Here’s another tip: Don’t let anyone read your first draft. You should be the only reader for this draft. The second draft is the soonest you should ever consider letting someone else read your story, because you will always catch things that do not pass your mark of quality in your first writing. And then you’ve spoiled the experience for whoever it is that was nice enough to read your first draft. Do yourself and them a favor and resist the temptation to share, even if they are really insistent on reading it as soon as possible. There will be confusion. There will be character, writing tone and reference inconsistencies. There might even be plot holes. You, as the first reader, must find these things and address them before anyone else has the chance to do so.

Cutting the Fat

See that little strip of fat on the edge? By leaving that on while cooking, I’ve guaranteed myself more steak when my wife cuts it off and puts it on my plate because she can’t stomach it. We can’t all be geniuses.

Even the most excellent adventure can meander off in a direction that kills the whole flow of the story. Perhaps there’s a scene in the book that you were in love with in draft one, but by draft three, it just seems odd and not pertinent to the main story. Here’s a quick and easy guide to determining whether you should keep a scene:

  1. Does the scene move the plot forward? or…
  2. Does the scene give us a deeper understanding of a character’s personality and motivations in a way that will be important to the plot?

If the scene in question doesn’t do one or both of these things, you should really consider re-working it or cutting it completely.

Example: In a story you are writing, you have a scene where describe a marketplace. Here, we are introduced to this place with a great deal of visual descriptions, understandings of the inner-workings of the place, the daily life of the inhabitants. There’s an incredible amount of world building involved: there’s magic a-plenty, there’s floating objects that seem to have minds of their own, there’s all sorts of things that would make a reader interested in going to that place – but it’s not until we understand why this place is important to the story that it has really earned a spot in your manuscript.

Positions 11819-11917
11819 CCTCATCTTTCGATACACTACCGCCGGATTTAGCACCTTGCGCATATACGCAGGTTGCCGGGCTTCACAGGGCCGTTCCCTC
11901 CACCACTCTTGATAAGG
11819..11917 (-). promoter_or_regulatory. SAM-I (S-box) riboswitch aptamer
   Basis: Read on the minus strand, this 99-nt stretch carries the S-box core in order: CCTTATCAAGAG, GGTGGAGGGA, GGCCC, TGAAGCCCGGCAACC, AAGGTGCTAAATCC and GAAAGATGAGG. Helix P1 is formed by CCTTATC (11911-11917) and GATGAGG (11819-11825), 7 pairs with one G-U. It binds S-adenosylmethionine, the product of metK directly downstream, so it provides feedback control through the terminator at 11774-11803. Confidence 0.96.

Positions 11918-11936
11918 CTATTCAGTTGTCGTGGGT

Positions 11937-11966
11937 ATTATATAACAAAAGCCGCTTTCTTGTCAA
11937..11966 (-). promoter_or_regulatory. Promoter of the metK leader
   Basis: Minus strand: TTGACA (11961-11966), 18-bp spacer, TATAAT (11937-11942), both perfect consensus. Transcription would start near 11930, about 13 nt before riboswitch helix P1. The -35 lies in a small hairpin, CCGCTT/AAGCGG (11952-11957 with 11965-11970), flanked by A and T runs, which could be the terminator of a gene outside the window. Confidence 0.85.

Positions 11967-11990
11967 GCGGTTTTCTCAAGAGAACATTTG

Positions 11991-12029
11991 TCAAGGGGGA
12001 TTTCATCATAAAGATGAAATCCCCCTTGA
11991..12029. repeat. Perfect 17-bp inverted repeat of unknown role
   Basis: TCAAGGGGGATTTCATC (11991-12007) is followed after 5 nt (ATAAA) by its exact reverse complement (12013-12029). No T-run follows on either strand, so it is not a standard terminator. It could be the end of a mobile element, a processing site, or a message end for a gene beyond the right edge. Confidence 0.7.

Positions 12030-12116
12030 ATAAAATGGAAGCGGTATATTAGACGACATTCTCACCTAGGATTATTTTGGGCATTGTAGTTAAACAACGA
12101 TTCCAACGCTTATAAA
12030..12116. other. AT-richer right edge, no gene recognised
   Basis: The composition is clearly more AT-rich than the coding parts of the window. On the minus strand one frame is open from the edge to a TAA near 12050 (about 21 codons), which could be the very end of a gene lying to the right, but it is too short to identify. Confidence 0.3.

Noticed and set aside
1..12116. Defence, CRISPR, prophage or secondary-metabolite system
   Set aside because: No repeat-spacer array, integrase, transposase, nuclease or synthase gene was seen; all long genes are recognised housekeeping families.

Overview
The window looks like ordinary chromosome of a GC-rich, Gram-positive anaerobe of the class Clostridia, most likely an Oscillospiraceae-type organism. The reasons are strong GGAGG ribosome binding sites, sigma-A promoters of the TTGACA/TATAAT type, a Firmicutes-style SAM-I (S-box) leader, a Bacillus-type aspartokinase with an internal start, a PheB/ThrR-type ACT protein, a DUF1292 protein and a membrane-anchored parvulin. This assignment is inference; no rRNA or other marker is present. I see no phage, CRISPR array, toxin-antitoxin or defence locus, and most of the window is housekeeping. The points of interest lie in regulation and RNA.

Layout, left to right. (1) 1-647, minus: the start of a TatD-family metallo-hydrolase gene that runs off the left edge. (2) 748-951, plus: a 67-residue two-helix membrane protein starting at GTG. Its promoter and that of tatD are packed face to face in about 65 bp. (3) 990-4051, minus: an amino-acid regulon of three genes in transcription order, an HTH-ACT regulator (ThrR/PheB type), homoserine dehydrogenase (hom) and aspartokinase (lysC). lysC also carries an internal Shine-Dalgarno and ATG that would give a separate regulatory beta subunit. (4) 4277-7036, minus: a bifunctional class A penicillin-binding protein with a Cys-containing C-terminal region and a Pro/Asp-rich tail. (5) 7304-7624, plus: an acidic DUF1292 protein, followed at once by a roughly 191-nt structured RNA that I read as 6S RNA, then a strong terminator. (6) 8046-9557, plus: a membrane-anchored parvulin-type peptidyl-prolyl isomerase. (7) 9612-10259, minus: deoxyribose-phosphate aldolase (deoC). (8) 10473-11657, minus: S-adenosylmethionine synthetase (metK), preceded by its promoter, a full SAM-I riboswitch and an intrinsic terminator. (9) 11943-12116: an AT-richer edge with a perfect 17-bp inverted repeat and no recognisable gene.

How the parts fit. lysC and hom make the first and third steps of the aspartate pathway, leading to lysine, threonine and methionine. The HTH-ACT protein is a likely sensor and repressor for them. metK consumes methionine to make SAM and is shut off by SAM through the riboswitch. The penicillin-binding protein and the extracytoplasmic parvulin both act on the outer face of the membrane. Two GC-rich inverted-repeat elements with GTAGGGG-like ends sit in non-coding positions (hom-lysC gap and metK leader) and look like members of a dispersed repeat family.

Picture the same scene, but now we see it from the perspective of a character at the beginning of the book. How do they react to seeing this place? Is it the first time? Are they filled with wonder at seeing the place, or are they jaded in their perception, in contrast to how the reader should feel?

If you really want to drive home the importance of this scene, you can revisit the same location later in the book and either have a change in the character perceiving the place to show what has changed about them, or have the place itself change, to show how the events of the book have directly affected a place we have come to know. Maybe it’s destroyed as collateral damage of a war. Maybe it’s under lockdown. Maybe the magic has gone out of it and it’s a normal, boring market now. Or maybe it’s a happier place as a result of the hero’s brave endeavors. At any rate, it’s through our characters’ eyes that give meaning to the places, and that makes the scenes earn spots in your final draft. And that brings me to my final point…


Pictured above: my long term financial goal for my writing career. I sat on my couch the other day while writing and made good progress toward my goal by reaching between the cushions.